Ryan Carpenter compared the first two games of the Western Conference Final with the opening rounds of a championship fight.
“You’re feeling each other out a little bit,” the Golden Knights forward said Tuesday during the team’s media availability at City National Arena.
The Knights absorbed a couple of early blows from Winnipeg but made the necessary adjustments in Game 2 and emerged with a 3-1 victory to steal away home-ice advantage in the seven-game series.
They’ll hope to apply those lessons starting Wednesday in Game 3 at T-Mobile Arena. Opening faceoff isscheduled for 6 p.m.
According to the NHL, when the conference final/semifinal is tied at 1, the winner of Game 3 holds an all-time series record of 35-8 (since the 1974-75 season).
“I thought we were quicker, and we were faster and more competitive,” coach Gerard Gallant said. “And when you do that, you limit the other team’s time and space. When any team at this level has a chance to make plays with time, they’re going to make the right plays.
“And if you’re putting pressure on them, everybody’s going to make mistakes in games, and that’s what happened. I thought we had a lot more pressure (Monday) night than we did in Game 1.”
Nashville provided a blueprint for how to disrupt the Jets, winning twice in Winnipeg during the Western Conference semifinals.
In both victories, the Predators controlled the neutral zone and did not let the Jets utilize their speed in transition.
The Knights used a similar game plan during their Game 2 victory at Bell MTS Place.
“First of all, we played good (defense),” said forward Jonathan Marchessault, who had two goals in the Game 2 win and leads the Knights in postseason scoring. “I think we eliminated their options quick, and we didn’t spend a lot of time in our (defensive) zone.
“Second of all, I think our forecheck was great. We put a lot of pressure on the (defense), we got some turnovers and we were able to create some chances. I think that’s the biggest change that we did Game 1 to 2.”
The Knights withstood another fast start from the Jets on Monday, but settled in midway through the first period.
Winnipeg generated a paltry two shot attempts in the final 11:08 of the first, and its lone shot on goal in that stretch came on Brandon Tanev’s wrister from 70 feet away with five seconds remaining.
“As opposed to Game 1, where I thought they had a lot of seam passes, one-timers and a lot of shots from the slot, I thought we limited those and kept a lot more of those on the outside,” forward Ryan Reaves said.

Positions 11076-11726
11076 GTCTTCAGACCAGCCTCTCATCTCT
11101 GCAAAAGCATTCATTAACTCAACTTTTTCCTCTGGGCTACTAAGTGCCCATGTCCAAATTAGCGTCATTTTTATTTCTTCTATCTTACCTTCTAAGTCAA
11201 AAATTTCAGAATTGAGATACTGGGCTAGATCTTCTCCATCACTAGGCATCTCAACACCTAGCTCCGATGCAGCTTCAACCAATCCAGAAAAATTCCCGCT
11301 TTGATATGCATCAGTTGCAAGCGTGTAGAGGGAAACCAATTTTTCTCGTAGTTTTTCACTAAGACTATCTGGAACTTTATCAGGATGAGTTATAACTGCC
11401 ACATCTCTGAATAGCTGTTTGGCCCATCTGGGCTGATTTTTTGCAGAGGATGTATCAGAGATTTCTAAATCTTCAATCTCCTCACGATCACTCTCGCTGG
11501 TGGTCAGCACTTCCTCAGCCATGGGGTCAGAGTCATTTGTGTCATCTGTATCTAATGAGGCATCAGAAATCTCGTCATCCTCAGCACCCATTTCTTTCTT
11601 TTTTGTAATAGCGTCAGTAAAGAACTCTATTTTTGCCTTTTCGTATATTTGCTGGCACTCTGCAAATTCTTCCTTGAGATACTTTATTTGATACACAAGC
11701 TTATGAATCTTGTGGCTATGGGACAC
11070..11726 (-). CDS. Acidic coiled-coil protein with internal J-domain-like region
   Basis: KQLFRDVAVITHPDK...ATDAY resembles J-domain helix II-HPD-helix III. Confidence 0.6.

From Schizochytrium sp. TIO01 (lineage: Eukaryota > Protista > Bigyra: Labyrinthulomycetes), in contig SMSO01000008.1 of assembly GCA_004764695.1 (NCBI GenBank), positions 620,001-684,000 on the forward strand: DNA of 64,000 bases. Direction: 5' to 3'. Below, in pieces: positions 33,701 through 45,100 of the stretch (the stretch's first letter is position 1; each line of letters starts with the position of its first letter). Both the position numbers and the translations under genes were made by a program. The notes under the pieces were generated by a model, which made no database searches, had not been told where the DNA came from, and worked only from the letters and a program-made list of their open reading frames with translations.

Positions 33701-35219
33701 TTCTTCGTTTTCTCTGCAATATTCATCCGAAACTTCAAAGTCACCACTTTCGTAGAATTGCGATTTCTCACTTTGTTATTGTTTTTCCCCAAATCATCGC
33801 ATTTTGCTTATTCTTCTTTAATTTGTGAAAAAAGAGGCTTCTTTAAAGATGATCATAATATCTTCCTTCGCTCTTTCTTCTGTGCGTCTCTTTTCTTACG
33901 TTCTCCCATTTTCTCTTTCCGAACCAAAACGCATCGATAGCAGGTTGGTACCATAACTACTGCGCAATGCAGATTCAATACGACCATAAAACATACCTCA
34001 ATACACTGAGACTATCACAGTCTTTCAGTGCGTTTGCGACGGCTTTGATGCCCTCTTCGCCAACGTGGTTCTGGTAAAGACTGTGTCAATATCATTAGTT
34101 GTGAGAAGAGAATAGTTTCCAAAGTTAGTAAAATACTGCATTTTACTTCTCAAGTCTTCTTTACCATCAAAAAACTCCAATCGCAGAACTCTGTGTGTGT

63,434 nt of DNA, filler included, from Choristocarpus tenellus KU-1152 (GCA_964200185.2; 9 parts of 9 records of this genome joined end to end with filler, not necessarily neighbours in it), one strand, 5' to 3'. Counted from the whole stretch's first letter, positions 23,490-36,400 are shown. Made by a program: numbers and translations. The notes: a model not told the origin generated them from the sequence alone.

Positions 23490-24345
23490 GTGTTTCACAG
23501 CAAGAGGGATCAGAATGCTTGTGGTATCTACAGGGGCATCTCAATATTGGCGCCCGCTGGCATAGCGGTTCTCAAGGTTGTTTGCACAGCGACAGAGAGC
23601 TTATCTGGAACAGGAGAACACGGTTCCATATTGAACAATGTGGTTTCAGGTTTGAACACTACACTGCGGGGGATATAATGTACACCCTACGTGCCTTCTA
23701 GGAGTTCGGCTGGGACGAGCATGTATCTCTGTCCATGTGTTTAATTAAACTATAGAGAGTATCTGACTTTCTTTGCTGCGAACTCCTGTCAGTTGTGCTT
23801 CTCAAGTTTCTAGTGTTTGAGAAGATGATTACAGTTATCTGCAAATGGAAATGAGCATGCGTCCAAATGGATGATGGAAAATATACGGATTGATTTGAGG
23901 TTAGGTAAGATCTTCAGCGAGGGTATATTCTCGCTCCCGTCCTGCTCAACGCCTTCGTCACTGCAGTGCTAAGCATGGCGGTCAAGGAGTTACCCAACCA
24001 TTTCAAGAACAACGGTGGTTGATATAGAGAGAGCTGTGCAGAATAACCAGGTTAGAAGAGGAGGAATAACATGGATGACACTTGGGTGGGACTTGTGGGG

“We just played our game. We were hunting pucks. We were relentless. We were limiting shots from the dangerous areas, and we took care of the start. I think we knew that we had to do that. I just don’t think we were ready for it in Game 1. We played a really good team game.”
Added goaltender Marc-Andre Fleury: “It’s going to be (a) long (series), I think. But I think we showed (Monday) night to ourselves and to everybody that when we play like we can and we want, we’ll be in good shape.”
The key for the Knights in Game 3 is to follow the same template they used Monday: match Winnipeg’s intensity in the opening period and keep the Jets’ talented forwards to the perimeter.
“We just can’t get away from our game,” defenseman Brayden McNabb said. “We just have to keep building off (Monday) night. Managing the puck is the big thing. They’re a fast team and they have a good transition game. We need to be good in the neutral zone, and I think that will take us a long way.”
1. Hot shots. The Golden Knights’ top line of William Karlsson, Jonathan Marchessault and Reilly Smith have combined for nine points (three goals, six assists) in the two games against Winnipeg. That’s been pivotal since the Knights’ second line is yet to get untracked.
2. Boxing out. The Jets are 3-for-7 with the man advantage in the series and have at least one power-play goal in seven of their past eight games in the postseason. Staying out of the penalty box — the Knights have taken 10 penalties in two games — is paramount.
3. Bang Byfuglien. The Knights tried to dish out a couple of hits on Winnipeg defenseman Dustin Byfuglien in Game 2 and bounced off him like a rubber Super Ball (see: Reaves, Ryan). But the tactic appeared to take Byfuglien off his game; he had three giveaways and only one shot on goal.
David Schoen Review-Journal